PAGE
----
Ben Johnson and Sean Shibe at Royal College of Physicians, Dublin, on 23 November 2019
Tonight’s full audience has gathered to see one of the great artists of the modern guitar, Sean Shibe, performing alongside the award-winning English tenor Ben Johnson. It’s an intriguing prospect—the combination of guitar and voice is not heard as often in a classical setting as it once might have been.
Their programme of love songs, spanning five centuries, begins with a clutch of early English lute-songs by John Dowland, Philip Rosseter, and Thomas Morley. Shibe’s guitar adds a smooth warmth to the lute accompaniment, well-matched by the suavity of Johnson’s easy style, his singing sweet and refined. Seated beside each other, the relationship between voice and guitar seems somehow more balanced than the more typical voice-and-piano, with a real sense of dialogue between the two. Given the size of this room, though, Johnson’s position does conceal him from some of the audience, and it might have suited a more intimate venue. The very low lighting (making the excellent programme notes unreadable) unfortunately exacerbates this.
Nevertheless, as the pair turn to songs by Beethoven and Schubert, the sense of their partnership if anything deepens. Hearing the accompaniments played on the guitar instead of piano (using arrangements made at the time) brings a new character and set of colours to these works, as well as a different texture for the singer to blend with. Johnson’s superb technique is telling, with his voice working very much with the instrument, and he scales down the rhetorical power often associated with this material without compromising his voice. It is intriguing to hear ‘Der Tod und das Mädchen’ [Death and the maiden] delivered with the dream-like stillness that they achieve here, quite a contrast to the darkness usually associated with this song. Another side of early Romanticism is provided by the chamber cavatinas of guitar virtuoso Mauro Giuliani, operatic miniatures from the age of Bellini and Donizetti, with the central air ‘Alle mie tante lagrime’ [‘Before my many tears…’] especially captivating, both intimate and atmospheric.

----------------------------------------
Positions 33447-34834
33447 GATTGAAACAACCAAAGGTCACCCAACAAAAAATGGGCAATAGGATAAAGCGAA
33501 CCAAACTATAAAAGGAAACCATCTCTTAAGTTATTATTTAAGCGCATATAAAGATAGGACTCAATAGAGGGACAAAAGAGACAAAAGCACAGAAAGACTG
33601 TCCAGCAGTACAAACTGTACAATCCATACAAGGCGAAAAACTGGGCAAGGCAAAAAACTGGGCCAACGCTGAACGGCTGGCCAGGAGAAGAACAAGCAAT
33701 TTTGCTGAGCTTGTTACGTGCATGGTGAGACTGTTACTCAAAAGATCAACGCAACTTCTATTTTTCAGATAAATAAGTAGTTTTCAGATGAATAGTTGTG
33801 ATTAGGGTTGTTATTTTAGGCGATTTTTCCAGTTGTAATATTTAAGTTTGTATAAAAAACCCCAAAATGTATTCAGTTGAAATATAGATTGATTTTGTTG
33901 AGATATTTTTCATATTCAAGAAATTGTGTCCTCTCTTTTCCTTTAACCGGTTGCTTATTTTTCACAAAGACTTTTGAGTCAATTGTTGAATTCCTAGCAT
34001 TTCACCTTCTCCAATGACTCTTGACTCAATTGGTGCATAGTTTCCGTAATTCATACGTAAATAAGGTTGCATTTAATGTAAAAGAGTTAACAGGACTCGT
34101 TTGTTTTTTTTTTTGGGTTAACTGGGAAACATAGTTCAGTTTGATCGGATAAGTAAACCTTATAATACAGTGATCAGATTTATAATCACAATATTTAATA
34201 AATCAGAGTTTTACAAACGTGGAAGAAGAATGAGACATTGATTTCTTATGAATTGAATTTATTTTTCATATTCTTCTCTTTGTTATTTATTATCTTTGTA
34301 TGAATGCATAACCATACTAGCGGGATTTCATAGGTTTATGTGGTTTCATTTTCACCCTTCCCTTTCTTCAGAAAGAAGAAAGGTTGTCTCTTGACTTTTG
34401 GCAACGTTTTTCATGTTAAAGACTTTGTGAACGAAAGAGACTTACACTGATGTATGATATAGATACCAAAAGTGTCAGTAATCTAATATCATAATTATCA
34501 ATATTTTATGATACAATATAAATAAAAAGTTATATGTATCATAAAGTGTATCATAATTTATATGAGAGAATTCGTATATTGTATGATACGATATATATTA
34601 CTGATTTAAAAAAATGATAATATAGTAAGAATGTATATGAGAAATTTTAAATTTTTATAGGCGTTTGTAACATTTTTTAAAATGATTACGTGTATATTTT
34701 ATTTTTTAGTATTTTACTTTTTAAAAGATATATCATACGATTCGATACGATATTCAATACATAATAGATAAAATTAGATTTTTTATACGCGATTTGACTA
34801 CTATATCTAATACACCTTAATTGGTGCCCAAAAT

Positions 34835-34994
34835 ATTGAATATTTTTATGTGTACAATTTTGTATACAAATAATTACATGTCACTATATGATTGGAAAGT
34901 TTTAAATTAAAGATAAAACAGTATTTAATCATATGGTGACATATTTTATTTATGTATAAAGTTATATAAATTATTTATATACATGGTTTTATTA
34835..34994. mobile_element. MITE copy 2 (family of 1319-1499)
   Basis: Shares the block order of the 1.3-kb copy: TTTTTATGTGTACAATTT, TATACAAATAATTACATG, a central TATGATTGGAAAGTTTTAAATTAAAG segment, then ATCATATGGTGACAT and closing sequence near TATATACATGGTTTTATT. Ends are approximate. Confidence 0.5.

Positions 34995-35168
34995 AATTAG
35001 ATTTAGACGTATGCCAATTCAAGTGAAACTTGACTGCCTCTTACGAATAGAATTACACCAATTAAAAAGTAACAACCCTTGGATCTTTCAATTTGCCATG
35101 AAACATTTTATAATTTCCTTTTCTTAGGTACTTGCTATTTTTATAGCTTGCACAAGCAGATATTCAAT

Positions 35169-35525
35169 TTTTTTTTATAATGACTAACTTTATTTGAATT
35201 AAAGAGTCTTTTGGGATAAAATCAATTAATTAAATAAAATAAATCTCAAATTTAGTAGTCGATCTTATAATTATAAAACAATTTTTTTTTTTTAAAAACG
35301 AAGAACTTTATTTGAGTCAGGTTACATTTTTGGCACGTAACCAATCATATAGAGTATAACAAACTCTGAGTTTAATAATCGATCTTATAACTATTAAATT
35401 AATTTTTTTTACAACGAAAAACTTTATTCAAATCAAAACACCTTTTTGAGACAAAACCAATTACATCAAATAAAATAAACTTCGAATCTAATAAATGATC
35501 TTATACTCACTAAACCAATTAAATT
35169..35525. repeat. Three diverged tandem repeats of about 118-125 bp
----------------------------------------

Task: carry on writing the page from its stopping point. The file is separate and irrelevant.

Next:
A feature of recent Music Network tours has been the commissioning of new works, and tonight’s new piece is ‘Lawra’ by Crash Ensemble guitarist Brian Bolger. Bringing the lute-song concept into the 21st century, ‘Lawra’ sets lutenist Thomas Campion’s lyric ‘Rose-Cheekt Lawra’, and with it evokes a whole raft of associations: linking a key name in Italian renaissance love poetry, an affectionate tribute to Bolger’s own partner, as well as possibly a hint towards its Irish homonym labhra (‘speech’). Bolger’s song is deeply attractive, and its searching and expressive lines for both guitar and singer reach towards moments of poignant stillness. The newness of the work actually brings out the best in both artists, and it will hopefully reach a wider audience.
Alone, Shibe delivers a beautifully expressive account of Bach’s Suite in E minor, its dancing rhythms full of exquisite detail, before being rejoined by Johnson for a set of folksongs. These prove to be an understated foil for the most demanding item of the programme, the rarely-performed song cycle ‘Anon in Love’ by William Walton. Composed for tenor Peter Pears and guitarist Julian Bream nearly sixty years ago, this modern tribute to the lute-song tradition still presents challenges and receives a superb performance tonight. Johnson and Shibe achieve a wonderful balance, both between each other’s musical lines and between the shifting moods of the piece. Together they craft a world of emotions and situations across the tightly dancing spaces of each of the six songs, mixing pert wit, wistful sweetness, dark humour and more. Across this programme, Johnson reveals a voice of sensitive quality and integrity, and a delight to hear, providing a wonderful masterclass for any singers in the audience. Buoyed up by the warm reception, the two artists return for an encore with the children’s folk-song ‘Bingo’, its risky hint of jingoism taken (tonight at least) in good humour.
John Dowland; Come again; Fine Knacks for Ladies
Philip Rosseter: When Laura Smiles; What then is love but mourning
Thomas Morley: It was a lover and his lass
Ludwig van Beethoven: Adelaide
Franz Schubert: Ständchen; Das Fischermädchen; Der Tod und das Mädchen
Mauro Giuliani: Par che di giubilo; Alle mie tante lagrime; Confuso, smarrito
Brian Bolger: Lawra (Music Network Commission)
Johann Sebastian Bach: Suite in E minor, BWV996
A collection of folk songs: The Wealthy Farmers Son (arr. Broadwood); Poor Old Maid (arr. Brown); The Knife Grinder (arr. Cockshott); The Crow (arr. Cockshott); The Nightingale (arr. Sharp)
William Walton: Anon in Love
Ben Johnson (tenor), Sean Shibe (guitar)